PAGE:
7. Woollyworm

    Woollyworm New Member

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    Your Dry Falls story is intriguing. What's the timing on that butt-kicking chiro-fest?

    Thanks,
    ww
     
  8. Woollyworm

    Woollyworm New Member

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    Hey FF Frank,
    Thanks for the fish story. GP Wilderness area sounds amazing. Anyway you (or anyone else peeking in on this thread) could point me towards some productive creeks in this area? Please feel free to e-mail me if you want to keep it on the down-low. I dig backpacking, so if it involves some hiking, all the better.

    Cheers!
     
  9. fishnfella

    fishnfella New Member

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    Fish till ya drop.
    Then suck it up
    and fish the evening hatch.

    Hey Saltchuck: I may have been there with ya the day you hooked that
    epoch Brown in 1996 near the beaverdam. The fish of a lifetime. Do you remember my suggesting that I'd think you hooked one of the beavers except that the damn thing should have come up for air if it were a Beaver.
    Later years another friend landed a smaller one there and we opened
    it up. It's gut waz full of bones. After a long look we decided they were bird bones, either baby swallows or baby ducks.
    Are you spending all your time on the saltchuck yet or are you
    coming over for the spring trouting this year?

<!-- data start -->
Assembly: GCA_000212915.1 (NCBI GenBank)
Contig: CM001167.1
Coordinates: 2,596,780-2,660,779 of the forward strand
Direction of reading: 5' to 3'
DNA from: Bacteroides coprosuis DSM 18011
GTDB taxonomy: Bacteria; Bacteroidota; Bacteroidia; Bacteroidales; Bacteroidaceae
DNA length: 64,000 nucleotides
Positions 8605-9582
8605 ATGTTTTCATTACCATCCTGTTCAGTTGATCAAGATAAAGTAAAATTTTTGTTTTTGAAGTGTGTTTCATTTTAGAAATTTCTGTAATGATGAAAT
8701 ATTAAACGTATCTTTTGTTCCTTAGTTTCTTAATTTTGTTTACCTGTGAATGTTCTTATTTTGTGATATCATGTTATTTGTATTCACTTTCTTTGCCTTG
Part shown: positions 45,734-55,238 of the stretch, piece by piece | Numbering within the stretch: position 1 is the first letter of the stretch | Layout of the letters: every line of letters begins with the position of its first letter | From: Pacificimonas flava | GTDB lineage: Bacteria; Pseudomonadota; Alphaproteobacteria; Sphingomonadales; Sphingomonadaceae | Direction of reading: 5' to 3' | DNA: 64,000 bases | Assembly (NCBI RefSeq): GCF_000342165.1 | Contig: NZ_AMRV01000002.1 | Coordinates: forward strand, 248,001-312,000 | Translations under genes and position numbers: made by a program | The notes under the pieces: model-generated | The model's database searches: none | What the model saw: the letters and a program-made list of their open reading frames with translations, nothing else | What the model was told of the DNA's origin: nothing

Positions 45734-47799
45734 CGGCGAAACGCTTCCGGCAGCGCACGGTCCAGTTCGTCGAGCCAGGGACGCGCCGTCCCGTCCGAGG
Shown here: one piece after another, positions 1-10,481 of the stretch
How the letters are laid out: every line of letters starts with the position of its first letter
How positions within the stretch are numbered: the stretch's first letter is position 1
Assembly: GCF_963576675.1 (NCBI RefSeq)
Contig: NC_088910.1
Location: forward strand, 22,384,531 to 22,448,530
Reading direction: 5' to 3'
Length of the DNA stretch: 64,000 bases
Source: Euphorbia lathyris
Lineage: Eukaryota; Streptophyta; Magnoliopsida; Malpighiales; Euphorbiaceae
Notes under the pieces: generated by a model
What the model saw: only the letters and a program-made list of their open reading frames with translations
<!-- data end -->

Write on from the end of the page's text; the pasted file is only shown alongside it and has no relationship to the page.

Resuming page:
E-mail me. I know another spot for big browns.
    fishnfellaS@netscape.net
    Ron. :LOVEIT
     
  10. fly15

    fly15 New Member

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    I have a couple memories i would like to share.


    Last summer i found a small crystal clear creek near elensburg,
    Well lets just say i caught 65 westslope cutthroat from 8 to 14
    inches in length all on dry flies.The other 2 guys i was with that
    were using the same flies and fishing the same pools of the creek
    only managed 10 or so appiece.So eventuly they were getting kind of
    mad because i was fishing in front of them so i let them fish the rest
    of the creek first with me following them and still out fishing them 10 to 1.

    My second experiance was on a small O.P. river in august.My family and i were camping right on the river when my dad woke me up at 9 in
    the morning telling me that there were 2or3 summer run steelhead swimming around in a small crystal clear pool, so i went to the pool to inspect and sure enough there they were with 6 other kids swimming around in the same pool. so i waited until after dinner and started drifting different steelie flies through the pool then these crazy kids started swimming in the pool at 8 at night, so i waited till they got out of the water wich was around 9 let the pool rest until 10 meenwhile tying a special glow in the dark fly that i thought might work since they use glow balls on the cowlitzs river at night.
    so after strapping a flashlight around my neck on a string, i set out for the river and started drifting my fly through the pool an hour later and about 300 casts later my fly stopped at the head of the pool
    so i set the hook and after several jumps and several screaming runs
    i landed the 23"inch buck at 11 at night it was my first fly caught steelhead wich i consider a great accompishment for a 15 year old.cathing that steelie is my fondest fishing memorie so far.
     
  11. Coho

    Coho Member

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    Great story! Where is the creek in Ellensburg?
     
  12. fly15

    fly15 New Member

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    I wish i could tell you but a couple people i know would kill me,sorry.